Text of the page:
Resurrected brands and bad faith – EU General Court annuls decision of EUIPO Board of Appeal in NEHERA case


In its judgment of 6 July 2022 (case T-250/21), the General Court of the European Union annulled the decision of the Second Board of Appeal of the European Union Intellectual Property Office (EUIPO) that found that the Slovak owner of the EUTM registered trade mark ‘Nehera’ (see the figure below) acted in bad faith when he applied to register the mark in 2013. The Board found that the owner intended to take unfair advantage of the reputation of an identical brand that was famous in Czechoslovakia in the 1930s, but was no longer used in Europe after 1946. Although the owner was aware of the past existence and reputation of the old Nehera brand and admitted that he “revived” and “resurrected” the brand in order to “pay a tribute” to it, the General Court concluded that the Board of Appeal erred in finding that the owner had acted in bad faith at the time of filing the mark.


The case concerned an invalidity action brought in 2019 by Isabel Nehera, Jean-Henri Nehera and Natacha Sehnal against a EUTM registration ‘Nehera’ owned by Ladislav Zdút, filed in 2013 and registered in 2014 for goods and services in classes 18, 24 and 25, pursuant to Article 59(1)(b) of the EU Trade Mark Regulation (EUTMR).

The grandfather of the invalidity applicants, Jan Nehera, was a businessman in the fashion sector who, at the beginning of the 1930s, had established a clothing and accessories business under his surname. The business was quite successful in Czechoslovakia and abroad, and at one point had more than 130 retail outlets in Europe, the US and Africa. Jan Nehera had also filed a trade mark in Czechoslovakia identical to the contested mark that was registered in 1936, but lapsed in 1946.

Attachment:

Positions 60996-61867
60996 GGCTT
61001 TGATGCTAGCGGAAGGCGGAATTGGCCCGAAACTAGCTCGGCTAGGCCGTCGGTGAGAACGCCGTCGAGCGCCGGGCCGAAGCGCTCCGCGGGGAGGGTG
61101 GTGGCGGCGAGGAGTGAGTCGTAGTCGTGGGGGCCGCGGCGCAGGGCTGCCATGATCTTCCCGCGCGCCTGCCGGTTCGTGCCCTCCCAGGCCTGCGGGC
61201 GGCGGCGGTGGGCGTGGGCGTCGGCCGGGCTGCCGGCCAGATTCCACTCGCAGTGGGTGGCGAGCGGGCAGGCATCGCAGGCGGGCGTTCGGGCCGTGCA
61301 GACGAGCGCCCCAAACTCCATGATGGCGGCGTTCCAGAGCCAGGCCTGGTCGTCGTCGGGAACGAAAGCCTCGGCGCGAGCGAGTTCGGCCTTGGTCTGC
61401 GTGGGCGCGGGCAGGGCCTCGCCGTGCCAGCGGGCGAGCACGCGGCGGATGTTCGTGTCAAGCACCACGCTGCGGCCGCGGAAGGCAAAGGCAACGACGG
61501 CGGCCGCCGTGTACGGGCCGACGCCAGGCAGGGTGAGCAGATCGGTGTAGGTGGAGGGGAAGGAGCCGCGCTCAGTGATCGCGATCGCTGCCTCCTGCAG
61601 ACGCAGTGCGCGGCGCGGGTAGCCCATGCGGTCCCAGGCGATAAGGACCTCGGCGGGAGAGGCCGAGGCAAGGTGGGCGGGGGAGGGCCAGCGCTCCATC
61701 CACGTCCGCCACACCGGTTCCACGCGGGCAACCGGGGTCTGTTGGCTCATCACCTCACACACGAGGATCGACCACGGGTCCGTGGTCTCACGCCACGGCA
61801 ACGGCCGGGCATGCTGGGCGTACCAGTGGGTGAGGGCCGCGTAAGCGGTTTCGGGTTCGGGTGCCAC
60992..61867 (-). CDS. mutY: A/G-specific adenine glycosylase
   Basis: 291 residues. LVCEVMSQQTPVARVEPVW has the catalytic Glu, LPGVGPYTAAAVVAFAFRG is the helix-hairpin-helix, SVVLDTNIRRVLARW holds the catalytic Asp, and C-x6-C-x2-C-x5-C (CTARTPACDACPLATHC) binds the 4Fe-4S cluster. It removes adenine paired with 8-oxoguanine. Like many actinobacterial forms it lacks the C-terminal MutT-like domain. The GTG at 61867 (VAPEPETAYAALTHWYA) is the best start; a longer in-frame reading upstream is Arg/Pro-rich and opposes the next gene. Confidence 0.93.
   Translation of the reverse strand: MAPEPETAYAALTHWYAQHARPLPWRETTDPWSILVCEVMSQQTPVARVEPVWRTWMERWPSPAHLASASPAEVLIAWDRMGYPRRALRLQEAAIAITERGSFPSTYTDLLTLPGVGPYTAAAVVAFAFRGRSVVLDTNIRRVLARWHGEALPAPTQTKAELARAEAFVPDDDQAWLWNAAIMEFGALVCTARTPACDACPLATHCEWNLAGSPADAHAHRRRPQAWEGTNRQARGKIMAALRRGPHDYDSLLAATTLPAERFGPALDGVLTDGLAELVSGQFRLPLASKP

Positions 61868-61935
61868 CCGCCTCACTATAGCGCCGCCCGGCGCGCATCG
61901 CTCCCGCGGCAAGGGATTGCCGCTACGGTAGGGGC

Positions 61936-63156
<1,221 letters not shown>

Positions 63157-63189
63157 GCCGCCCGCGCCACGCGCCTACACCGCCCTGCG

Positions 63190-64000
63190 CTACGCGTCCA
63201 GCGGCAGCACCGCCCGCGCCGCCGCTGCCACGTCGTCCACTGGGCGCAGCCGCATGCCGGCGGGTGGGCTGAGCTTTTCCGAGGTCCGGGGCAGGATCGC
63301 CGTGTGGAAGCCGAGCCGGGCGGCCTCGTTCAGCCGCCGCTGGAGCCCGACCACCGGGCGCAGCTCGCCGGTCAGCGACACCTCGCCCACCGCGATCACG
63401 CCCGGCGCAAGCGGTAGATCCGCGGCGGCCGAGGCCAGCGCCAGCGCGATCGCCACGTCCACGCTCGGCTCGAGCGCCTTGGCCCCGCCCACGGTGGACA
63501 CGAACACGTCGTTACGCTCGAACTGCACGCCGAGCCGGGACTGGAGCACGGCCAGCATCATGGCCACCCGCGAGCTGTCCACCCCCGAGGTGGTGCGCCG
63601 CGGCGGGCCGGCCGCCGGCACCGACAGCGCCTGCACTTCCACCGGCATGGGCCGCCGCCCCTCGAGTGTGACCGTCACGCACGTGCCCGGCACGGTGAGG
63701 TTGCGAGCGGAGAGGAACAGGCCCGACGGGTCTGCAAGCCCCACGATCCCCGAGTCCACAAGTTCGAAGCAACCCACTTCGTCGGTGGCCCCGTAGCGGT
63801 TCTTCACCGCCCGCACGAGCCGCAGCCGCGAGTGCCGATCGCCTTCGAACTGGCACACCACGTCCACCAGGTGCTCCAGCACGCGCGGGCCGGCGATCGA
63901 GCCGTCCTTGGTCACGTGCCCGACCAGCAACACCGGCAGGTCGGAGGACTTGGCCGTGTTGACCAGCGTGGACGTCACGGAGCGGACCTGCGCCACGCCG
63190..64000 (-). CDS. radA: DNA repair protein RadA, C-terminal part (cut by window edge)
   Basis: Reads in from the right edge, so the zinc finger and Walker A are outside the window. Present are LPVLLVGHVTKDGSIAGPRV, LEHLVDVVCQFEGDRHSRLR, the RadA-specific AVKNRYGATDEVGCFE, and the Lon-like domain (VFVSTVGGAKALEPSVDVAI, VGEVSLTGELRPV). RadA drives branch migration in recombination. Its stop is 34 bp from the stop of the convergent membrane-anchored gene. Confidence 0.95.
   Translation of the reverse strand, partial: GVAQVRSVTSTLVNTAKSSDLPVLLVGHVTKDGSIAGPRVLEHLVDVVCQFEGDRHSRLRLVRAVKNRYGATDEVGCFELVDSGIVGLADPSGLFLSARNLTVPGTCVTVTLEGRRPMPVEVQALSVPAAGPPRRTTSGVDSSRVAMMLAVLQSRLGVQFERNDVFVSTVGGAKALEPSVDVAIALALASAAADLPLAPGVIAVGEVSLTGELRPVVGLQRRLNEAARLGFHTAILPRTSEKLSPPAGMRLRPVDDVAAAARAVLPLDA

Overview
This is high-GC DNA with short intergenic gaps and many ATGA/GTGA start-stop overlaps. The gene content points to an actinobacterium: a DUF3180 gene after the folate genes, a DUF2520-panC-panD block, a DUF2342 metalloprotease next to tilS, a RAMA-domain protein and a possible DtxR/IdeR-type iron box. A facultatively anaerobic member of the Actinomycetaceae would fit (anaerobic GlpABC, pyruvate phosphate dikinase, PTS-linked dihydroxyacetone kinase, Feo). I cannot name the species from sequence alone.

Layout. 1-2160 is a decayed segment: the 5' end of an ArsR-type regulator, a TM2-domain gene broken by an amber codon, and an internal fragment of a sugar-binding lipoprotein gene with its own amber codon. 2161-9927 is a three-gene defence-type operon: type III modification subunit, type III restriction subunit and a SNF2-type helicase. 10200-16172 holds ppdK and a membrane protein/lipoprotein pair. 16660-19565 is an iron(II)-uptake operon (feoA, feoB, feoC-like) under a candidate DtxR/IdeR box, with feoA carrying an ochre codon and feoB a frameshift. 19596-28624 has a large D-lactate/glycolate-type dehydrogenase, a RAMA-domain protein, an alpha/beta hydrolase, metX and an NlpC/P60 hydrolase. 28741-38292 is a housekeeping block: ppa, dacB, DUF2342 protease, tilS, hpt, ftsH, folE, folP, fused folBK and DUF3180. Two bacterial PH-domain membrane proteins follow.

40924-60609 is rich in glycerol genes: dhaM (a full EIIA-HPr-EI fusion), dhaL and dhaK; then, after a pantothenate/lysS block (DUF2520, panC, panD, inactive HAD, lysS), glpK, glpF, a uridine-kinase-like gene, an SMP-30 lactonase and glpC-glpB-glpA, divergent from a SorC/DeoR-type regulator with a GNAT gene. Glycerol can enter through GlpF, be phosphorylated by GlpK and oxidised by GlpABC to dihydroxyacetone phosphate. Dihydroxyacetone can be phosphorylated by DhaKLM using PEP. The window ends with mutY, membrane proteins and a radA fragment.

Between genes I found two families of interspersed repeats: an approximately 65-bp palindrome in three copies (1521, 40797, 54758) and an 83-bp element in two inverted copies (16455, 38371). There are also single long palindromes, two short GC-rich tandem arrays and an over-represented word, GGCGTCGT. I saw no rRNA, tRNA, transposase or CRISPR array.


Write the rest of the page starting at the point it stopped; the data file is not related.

On 1 January 1946, Jan Nehera’s business was nationalised and its ownership was transferred to the Czechoslovak state. Nehera then continued its activity under a new business name that no longer referred to its founder’s surname. Jan Nehera had already left Czechoslovakia and had settled in Morocco, in which country he continued to operate two clothing shops and where he died in 1958.

Ladislav Zdút is a Slovak businessman with no family ties with Jan Nehera. Before registering the EUTM in 2014, he had registered a Czech trade mark identical to Jan Nehera’s mark and the contested mark in 2006, but the registration expired in 2016. In 2014, he began to market the contested mark in relation to women’s clothing.

The invalidity applicants claimed that Ladislav Zdút acted in bad faith when he filed the EUTM. In April 2020, the EUIPO Cancellation Division dismissed the application for invalidity on the ground that the owner’s bad faith had not been established. The invalidity applicants appealed. In March 2021, the EUIPO Board of Appeal upheld the invalidity applicants’ appeal, annulled the decision of the Cancellation Division and declared the EUTM invalid. According to the Board, Ladislav Zdút was acting in bad faith when he filed the EUTM because his intention was to take unfair advantage of the reputation of Jan Nehera and his identical Czechoslovak trade mark. Ladislav Zdút appealed the Board’s decision before the General Court.

General Court’s judgment

In the present judgment, the General Court upheld the appeal filed by Ladislav Zdút and annulled the decision of the Board of Appeal. According to the Court, the Board erred in finding that the owner intended to take unfair advantage of the reputation of Jan Nehera and of the former Czechoslovak trade mark and in finding that he was acting in bad faith.

The General Court held:

  1. The Board of Appeal erred in finding that Jan Nehera’s Czechoslovak mark had retained a certain surviving reputation and that the name was still famous when the EUTM was filed. The evidence filed by the invalidity applicants did not prove this.
  2. In the absence of surviving reputation, the subsequent use of the contested mark by the owner was not, in principle, capable of constituting free-riding behaviour indicating bad faith on the part of the owner.
  3. Although the owner established a link between his Nehera business and the former Czechoslovak trade mark by stating that his business “revived” and “resurrected” the old Nehera brand, the existence of this link could not be sufficient on its own to support a finding of unfair advantage of the reputation of the older identical name.